I’m thinking that most of us – Democrats and Republicans, Progressives and Conservatives, Denominational People and Non-Denominational People – can agree on the issue of free range children – at least to a point.
I’m not talking about allowing our preschoolers to wander home alone from the library at 9 pm. I’m talking about kids who who know how to look both ways before crossing the street who need to run and skip and catch guppies and climb trees – sometimes without the watchful eye of adults.
I’m not talking about abandoned kids whose parents drop them off at the zoo to go to work. (Sadly, that probably happens.) I’m talking about two siblings – ages ten and six, walking several blocks home after playing in a park on a sunny Sunday afternoon.
All of us of a certain age can recall stories from our childhood of summer days when we left home in the morning and returned in time for dinner having played with our pals all day long. We rode bikes. We collected rocks. But then Etan Patz‘ photograph was printed on the side of our milk cartons and people got scared. And a couple years later the Center for Missing and Exploited Children was established and names like Elizabeth Smart and Jaycee Dugard became familiar.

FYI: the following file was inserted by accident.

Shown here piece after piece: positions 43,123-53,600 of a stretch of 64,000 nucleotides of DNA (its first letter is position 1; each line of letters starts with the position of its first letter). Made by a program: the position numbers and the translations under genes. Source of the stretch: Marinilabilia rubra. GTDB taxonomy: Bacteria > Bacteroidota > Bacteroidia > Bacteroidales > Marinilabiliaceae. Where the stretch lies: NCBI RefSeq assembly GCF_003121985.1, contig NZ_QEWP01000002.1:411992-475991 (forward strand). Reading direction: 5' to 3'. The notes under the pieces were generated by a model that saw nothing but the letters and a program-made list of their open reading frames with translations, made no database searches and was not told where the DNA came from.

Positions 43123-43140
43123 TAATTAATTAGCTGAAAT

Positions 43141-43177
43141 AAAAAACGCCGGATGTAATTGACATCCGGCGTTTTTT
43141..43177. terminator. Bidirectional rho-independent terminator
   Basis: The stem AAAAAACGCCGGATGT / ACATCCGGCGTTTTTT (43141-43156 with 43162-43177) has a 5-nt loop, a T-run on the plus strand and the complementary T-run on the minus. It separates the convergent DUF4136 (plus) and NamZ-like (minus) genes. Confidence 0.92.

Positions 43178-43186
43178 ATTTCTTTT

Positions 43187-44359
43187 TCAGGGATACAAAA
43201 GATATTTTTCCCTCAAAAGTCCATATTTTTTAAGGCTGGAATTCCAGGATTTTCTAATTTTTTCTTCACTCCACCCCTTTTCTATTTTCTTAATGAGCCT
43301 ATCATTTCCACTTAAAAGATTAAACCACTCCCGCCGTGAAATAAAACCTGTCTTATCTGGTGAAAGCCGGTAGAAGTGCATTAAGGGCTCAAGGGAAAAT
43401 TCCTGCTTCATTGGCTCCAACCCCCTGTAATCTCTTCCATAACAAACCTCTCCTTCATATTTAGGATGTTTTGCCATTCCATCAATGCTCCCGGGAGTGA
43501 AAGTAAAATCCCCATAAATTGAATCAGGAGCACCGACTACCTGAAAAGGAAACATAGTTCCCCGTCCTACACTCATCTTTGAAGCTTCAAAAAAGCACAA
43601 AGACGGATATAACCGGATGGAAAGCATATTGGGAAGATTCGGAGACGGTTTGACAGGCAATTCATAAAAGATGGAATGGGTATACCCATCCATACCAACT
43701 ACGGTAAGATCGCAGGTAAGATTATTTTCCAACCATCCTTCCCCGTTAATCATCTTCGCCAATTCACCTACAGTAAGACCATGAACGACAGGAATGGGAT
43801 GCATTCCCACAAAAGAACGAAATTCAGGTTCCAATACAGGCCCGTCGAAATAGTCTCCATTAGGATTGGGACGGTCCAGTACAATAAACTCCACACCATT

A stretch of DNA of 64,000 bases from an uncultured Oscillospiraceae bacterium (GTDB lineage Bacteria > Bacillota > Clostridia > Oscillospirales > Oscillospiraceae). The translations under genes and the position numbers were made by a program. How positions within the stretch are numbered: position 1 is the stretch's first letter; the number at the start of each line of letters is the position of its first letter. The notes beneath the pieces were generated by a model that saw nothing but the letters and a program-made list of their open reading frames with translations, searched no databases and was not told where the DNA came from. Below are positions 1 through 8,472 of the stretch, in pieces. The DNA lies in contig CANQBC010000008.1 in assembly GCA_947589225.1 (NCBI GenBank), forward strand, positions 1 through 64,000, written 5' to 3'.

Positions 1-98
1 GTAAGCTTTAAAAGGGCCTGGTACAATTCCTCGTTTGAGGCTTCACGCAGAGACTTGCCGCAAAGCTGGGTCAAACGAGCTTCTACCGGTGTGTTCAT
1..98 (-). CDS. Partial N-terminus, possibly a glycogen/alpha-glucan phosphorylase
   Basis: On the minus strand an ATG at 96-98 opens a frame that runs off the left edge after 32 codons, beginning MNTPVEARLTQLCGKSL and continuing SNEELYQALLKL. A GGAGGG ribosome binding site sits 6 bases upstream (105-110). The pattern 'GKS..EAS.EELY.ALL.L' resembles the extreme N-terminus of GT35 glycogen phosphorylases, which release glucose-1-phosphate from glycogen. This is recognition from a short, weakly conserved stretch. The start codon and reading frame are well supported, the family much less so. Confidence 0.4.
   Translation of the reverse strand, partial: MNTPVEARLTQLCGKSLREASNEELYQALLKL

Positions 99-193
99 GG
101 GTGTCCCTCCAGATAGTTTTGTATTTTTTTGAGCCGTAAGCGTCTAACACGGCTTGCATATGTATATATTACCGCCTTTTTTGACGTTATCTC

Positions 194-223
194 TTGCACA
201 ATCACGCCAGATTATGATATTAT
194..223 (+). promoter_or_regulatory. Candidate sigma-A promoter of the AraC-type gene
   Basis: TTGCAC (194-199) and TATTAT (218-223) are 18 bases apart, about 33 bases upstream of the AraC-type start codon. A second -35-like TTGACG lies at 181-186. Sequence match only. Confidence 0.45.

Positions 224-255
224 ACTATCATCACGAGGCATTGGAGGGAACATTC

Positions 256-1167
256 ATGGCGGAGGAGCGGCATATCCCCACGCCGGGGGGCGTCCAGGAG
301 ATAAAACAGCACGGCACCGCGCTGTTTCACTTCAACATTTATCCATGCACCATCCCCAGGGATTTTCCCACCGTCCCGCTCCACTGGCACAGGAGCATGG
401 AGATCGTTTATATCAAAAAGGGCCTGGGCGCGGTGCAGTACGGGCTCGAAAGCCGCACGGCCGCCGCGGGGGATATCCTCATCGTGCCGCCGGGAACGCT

If you are a parent who’s lost a child even for a minute in Target, you know that it’s terrifying, even after you’ve found them in the Lego aisle. We’ve been trained to keep a sharp eye.
So what happens to kids who never wander? Do we turn into overly cautious adults who are slow to explore? Are we forever to live by fear instead of faith?
I wonder today about Free Range Adults. They aren’t many.
I know some adults who take risks and explore the world. They tend to be fresh out of college, privileged enough to have the resources to travel or move to a new city. But then we settle down and by the time we are middle aged, we become slower to explore.
So what does all this say about the moving of the Spirit – if anything? I work with wonderful church people who are usually slow to leave their comfort zones. Maybe we are afraid of wandering too far from what feels like “home” to us.
We forget that the God who created us also called Abram and Esther and Ruth away from all that was familiar to them. God moved prophets to speak difficult truths to people who didn’t want to hear them. God took a holy singular personal risk to make an eternal cosmic point.
And so living Free Range with our ears perked up towards the heavens seems like the least we can do. I believe God is calling us to something that will stretch us beyond our wildest imagination, but we need to be willing to wander a bit.